Filmmaking has never been so accessible or democratised, from new film festivals prioritising marginalised groups stories and voices to various grants and funding projects reaching all corners of the world, down to the supercomputers in our pockets that we call cell phones, that are now able to shoot and edit feature-length films and content, the sky is truly the limit, no?
Once you have that million-dollar idea and have also managed to secure that million dollar funding, how do you go about packaging that story? Do you write and package that story for a global audience in the unofficial language of the world, English or do you honour the authenticity of the story and use the native tongue of that setting? Either way, it has come to be a double-edged sword in the artistic process many might encounter.
While authenticity and homegrown pride may be factored in the filming process and though the film process is democratised now, more than ever, the shadow of a colonial legacy remains looming over us and a pressure to package it in language and aesthetic in a ways that are palatable to various international audiences accustomed to a certain dominant conventions. While some various avenues and platforms do honour and celebrate the multiplicity and diversity of ideas in their respective languages, it is still quite limited and a multiplicity of films, diverse in language, genre and content find themselves boxed into one aptly named category of ‘Foreign film’, a category expected to house and judge a multiplicity talent and language under a single umbrella.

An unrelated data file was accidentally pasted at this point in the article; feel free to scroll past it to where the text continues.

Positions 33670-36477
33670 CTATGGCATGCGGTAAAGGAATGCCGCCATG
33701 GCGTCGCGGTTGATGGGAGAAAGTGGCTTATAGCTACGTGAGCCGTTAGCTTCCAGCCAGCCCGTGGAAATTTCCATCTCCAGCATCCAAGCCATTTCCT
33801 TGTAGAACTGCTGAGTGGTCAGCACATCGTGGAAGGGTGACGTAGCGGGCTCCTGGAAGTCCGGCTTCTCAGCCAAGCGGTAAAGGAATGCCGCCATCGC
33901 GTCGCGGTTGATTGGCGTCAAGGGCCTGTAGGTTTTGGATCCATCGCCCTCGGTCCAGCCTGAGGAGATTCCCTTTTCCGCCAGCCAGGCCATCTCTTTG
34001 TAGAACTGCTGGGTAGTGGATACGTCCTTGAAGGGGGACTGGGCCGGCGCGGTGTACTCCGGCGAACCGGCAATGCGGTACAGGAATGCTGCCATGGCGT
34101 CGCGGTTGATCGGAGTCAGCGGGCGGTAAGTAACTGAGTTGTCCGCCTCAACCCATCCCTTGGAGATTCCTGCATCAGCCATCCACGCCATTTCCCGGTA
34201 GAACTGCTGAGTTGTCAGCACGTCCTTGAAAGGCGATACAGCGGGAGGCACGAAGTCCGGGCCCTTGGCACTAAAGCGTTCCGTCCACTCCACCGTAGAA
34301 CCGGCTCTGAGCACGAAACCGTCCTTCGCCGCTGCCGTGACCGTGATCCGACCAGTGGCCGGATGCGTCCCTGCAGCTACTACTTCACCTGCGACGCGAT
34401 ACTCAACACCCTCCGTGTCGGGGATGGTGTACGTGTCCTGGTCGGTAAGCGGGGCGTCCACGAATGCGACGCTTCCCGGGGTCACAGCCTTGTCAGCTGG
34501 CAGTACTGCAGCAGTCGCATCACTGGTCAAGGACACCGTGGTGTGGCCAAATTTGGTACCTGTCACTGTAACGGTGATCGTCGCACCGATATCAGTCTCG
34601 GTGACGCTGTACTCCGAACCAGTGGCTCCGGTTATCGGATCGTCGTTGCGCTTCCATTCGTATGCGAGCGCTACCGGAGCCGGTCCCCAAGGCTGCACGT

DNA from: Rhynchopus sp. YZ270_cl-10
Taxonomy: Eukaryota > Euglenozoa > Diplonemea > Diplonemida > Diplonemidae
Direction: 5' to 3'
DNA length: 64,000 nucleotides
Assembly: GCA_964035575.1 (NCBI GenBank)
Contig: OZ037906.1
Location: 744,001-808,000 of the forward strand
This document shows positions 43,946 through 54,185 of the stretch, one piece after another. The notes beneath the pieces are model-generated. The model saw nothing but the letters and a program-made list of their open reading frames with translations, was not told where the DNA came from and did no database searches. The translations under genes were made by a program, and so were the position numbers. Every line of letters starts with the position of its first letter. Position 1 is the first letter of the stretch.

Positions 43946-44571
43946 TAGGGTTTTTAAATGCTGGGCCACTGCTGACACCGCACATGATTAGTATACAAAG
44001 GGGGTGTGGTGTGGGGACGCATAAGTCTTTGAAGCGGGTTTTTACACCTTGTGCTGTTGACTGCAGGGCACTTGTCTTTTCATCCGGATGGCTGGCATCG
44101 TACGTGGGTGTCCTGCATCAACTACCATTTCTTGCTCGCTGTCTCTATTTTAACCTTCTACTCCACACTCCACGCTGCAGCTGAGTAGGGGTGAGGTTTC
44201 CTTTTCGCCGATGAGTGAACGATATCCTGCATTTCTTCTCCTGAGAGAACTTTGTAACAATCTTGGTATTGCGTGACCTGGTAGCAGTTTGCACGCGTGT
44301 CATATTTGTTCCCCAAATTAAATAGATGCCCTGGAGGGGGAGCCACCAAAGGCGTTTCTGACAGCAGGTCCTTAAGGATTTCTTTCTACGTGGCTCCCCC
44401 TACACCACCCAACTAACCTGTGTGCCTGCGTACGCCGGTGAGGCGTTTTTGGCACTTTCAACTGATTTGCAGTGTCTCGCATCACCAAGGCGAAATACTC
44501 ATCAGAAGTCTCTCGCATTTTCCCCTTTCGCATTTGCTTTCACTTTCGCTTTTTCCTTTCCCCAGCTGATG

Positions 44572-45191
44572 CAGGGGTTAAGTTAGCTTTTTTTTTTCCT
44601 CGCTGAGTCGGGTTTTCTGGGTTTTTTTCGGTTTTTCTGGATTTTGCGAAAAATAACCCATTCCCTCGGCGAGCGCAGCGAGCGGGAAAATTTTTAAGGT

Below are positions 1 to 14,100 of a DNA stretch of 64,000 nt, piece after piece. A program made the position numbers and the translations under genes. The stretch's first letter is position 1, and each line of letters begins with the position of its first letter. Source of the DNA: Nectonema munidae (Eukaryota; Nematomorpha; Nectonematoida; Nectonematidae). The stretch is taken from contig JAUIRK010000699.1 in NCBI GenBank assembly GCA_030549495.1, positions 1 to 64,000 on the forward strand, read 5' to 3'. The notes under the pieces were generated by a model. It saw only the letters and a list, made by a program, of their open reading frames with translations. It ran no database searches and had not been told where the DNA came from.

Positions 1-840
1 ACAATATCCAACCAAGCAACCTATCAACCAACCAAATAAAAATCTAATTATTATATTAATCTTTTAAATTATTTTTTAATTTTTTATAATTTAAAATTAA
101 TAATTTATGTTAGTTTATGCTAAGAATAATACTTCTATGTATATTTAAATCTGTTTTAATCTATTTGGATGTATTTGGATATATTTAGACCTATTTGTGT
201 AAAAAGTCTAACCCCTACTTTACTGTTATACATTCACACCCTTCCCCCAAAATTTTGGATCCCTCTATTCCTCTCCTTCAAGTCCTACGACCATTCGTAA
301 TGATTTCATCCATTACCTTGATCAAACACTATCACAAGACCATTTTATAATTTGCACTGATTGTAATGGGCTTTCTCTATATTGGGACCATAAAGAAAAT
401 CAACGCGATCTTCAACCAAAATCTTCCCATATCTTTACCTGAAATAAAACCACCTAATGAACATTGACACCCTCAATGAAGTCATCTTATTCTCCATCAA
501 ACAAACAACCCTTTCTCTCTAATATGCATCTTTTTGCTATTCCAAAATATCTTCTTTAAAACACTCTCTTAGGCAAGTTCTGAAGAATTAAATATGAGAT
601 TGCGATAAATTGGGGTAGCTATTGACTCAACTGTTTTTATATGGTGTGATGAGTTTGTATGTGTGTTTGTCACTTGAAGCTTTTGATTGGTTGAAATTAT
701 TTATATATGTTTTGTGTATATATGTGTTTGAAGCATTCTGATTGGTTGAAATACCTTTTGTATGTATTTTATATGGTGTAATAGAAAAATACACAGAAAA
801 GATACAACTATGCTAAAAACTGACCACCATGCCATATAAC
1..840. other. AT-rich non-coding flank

One could argue that films such as Tsotsi and the acclaimed film Parasite are proof that the most important thing in a film and viewer experience is the idea and the story, but we need to keep in mind moments such as those are outliers in cinematic exceptions in the film industry, fuelled by several factors and global events pushing them to the world stage and capturing global attention the way they have. And even within the world of foreign indie film and television, there still seems to a mini hierarchy among the non- English languages, where french, german and Spanish films take the foreground, washing up all the acclaim and attention and leaving a very small space for the perceived smaller languages in the world such as Xhosa, Zulu and even Luganda. It begs the question, does the film festival space need to start on a clean slate once the world opens up?